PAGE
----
Family Law: Maintenance

Maintenance is financial support paid on a regular basis to a former spouse, civil partner or cohabitant to assist with their living expenses and those of dependent children. Children are deemed dependent until they reach 18 years—or 23 years if they are in full-time education. If you require guidance on a maintenance agreement, our expert family law solicitors can help. If the parties cannot agree on maintenance, we can help you apply to the court for a maintenance order.

Who May Apply for Maintenance?

You may apply to the other parent of your children for maintenance, whether you are married or not. A legal guardian or other person with legal status regarding a child may also apply for maintenance for that child. You may apply for maintenance from your spouse or civil partner to support yourself, even if you are living with them.

Maintenance for spouses/civil partners

If you are seeking a court order for maintenance, you must establish that the other party has not provided the proper maintenance. It is up to the court to determine what constitutes proper maintenance in each case.

Maintenance for cohabitating couples

Although neither party in a cohabiting relationship is usually obliged to pay maintenance when the relationship ends, if a qualified cohabitant claims to be financially dependent on the other party, they may seek a Compensatory Maintenance Order in court.

Maintenance of children

It is the responsibility of all parents—married, separated, cohabiting, or otherwise—to support their dependent children financially. Although the parent with custody of the children takes care of their day-to-day needs, the parent without custody usually has to pay maintenance to the other parent to help cover the costs of child-rearing.  Cohabitants who are the guardian rather than the parent of a child in the care of the other cohabitant (whether the other cohabitant is the parent or acting in loco parentis) may have to pay maintenance.

Maintenance limits 

Outside of the court

If you come to an informal agreement about maintenance, there is no limit on the amount of maintenance payable.

From the court 

The District Court can order a maximum of €150 in maintenance per child per week from either parent. It can order a spouse or civil partner to pay a maximum of €500 per week to the other spouse. The maximum that the District Court can order a spouse/civil partner to pay for the other spouse is €500 per week.  Beyond these amounts, one parent can apply for a contribution toward birth or funeral expenses of a dependent child from the other parent. The maximum they can claim in the District Court for either of these circumstances is €2,000.  Lump sums can also be sought from the other parent for back-to-school, Christmas, or other expenses, up to a maximum of €6,350.  For larger amounts, the claimant must go to the Circuit Court or the High Court.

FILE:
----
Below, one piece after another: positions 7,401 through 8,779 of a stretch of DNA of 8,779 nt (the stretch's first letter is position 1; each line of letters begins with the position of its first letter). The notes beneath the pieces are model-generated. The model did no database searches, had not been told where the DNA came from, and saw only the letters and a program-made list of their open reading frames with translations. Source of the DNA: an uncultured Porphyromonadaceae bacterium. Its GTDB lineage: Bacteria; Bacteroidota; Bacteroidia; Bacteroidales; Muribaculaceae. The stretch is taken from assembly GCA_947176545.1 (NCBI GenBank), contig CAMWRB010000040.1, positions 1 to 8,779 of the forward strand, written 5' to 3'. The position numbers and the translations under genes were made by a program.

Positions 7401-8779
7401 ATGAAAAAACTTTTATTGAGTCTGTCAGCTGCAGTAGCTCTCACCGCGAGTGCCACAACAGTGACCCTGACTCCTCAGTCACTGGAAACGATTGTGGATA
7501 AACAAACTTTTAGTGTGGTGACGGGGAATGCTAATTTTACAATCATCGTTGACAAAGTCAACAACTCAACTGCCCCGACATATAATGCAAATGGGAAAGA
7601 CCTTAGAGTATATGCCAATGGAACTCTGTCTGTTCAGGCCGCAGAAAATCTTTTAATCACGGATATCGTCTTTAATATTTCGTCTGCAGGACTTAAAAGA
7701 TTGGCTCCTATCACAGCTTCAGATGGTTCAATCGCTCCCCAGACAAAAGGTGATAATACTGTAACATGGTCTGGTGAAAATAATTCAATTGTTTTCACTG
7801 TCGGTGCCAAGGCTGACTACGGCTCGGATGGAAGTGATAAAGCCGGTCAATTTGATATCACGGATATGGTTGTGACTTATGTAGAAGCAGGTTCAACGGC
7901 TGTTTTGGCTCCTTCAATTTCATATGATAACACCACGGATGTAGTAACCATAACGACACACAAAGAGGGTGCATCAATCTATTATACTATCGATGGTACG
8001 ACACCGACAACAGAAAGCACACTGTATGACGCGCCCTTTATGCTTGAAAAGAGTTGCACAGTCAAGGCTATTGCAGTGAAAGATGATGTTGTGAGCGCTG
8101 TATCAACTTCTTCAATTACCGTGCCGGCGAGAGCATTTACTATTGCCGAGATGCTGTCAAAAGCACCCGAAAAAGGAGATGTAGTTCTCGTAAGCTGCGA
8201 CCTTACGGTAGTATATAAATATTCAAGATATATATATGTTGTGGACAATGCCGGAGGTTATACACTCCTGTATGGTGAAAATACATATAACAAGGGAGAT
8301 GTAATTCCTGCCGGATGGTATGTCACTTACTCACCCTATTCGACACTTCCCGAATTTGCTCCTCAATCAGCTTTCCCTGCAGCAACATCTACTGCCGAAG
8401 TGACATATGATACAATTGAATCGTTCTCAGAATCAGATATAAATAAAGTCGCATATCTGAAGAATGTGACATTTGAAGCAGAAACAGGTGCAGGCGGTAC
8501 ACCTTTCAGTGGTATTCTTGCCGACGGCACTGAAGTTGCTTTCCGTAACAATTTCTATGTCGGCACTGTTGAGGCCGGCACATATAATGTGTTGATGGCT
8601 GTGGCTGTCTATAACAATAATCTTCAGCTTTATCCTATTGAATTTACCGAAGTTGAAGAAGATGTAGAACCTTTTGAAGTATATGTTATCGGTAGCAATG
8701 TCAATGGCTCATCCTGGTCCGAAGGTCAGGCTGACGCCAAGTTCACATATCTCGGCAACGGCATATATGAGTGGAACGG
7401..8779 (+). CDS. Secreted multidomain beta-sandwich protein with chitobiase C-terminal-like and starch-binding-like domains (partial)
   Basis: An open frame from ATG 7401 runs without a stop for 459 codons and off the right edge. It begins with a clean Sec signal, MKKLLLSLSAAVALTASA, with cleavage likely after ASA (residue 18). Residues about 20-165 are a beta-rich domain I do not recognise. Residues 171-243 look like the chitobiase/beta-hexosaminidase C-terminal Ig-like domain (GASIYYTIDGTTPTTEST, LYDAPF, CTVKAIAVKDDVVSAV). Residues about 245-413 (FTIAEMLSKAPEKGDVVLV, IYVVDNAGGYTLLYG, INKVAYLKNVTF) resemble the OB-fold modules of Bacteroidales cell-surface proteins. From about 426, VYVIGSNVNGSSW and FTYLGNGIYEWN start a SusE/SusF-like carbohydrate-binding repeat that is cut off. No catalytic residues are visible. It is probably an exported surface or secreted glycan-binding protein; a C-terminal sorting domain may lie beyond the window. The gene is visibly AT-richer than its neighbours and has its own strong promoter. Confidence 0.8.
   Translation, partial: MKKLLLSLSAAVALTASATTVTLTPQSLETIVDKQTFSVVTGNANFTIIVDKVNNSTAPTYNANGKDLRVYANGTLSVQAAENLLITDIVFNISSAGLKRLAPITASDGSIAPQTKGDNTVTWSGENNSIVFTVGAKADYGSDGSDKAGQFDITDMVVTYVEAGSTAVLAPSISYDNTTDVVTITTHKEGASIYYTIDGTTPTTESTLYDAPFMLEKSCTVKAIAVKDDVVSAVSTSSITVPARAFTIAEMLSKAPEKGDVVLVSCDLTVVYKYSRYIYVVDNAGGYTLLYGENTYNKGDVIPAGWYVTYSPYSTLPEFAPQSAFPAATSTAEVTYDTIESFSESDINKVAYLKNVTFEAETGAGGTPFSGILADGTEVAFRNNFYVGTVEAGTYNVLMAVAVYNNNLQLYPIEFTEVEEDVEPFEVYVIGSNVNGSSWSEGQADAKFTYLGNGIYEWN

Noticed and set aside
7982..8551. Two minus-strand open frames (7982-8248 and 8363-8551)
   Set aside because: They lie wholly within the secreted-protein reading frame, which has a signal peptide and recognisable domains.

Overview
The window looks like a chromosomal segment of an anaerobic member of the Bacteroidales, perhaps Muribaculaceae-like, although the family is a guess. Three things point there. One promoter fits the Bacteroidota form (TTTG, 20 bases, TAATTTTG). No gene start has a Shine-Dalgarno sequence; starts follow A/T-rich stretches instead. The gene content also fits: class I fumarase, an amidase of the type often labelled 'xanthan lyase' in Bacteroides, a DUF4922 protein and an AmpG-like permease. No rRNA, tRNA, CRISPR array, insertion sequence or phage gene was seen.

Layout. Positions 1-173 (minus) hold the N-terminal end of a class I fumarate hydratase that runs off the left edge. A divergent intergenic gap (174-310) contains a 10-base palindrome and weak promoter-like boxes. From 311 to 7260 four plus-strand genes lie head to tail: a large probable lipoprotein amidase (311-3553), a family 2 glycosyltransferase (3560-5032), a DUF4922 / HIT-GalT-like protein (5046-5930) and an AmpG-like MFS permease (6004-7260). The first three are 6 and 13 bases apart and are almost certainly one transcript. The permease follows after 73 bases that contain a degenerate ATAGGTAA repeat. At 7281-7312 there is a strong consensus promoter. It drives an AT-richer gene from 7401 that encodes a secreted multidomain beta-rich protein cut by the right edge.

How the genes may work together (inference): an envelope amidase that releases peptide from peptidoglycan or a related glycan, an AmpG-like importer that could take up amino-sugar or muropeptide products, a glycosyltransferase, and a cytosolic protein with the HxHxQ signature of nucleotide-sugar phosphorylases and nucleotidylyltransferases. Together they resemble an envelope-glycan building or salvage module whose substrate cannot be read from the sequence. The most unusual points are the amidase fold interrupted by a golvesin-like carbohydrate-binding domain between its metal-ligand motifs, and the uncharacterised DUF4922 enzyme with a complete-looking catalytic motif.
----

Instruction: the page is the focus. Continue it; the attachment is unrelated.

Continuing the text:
How to apply for a maintenance order

The experienced family law solicitors at HOMS Assist can make an application for maintenance on your behalf. If you decide to tackle the process yourself, you will need to contact the District Court office in your local area to issue a maintenance summons.  The summons must be served on the respondent a minimum of 14 days before the court hearing date. If the summon is being served by registered prepaid post, it must be done at least 21 days before that date. Once served, the original summons, an accompanying statutory declaration as to service, and proof of postage must be lodged with the District Court clerk at least two days before the hearing. You are also required to be in court on the day to make your application.

If you are applying for maintenance as part of judicial separation or divorce proceedings in the Circuit Court or the High Court, the court that decides maintenance should be the court dealing with the separation or divorce proceedings. This also applies to requests to discharge or vary the maintenance order. You can also apply for maintenance as part of child custody, access, and other applications.

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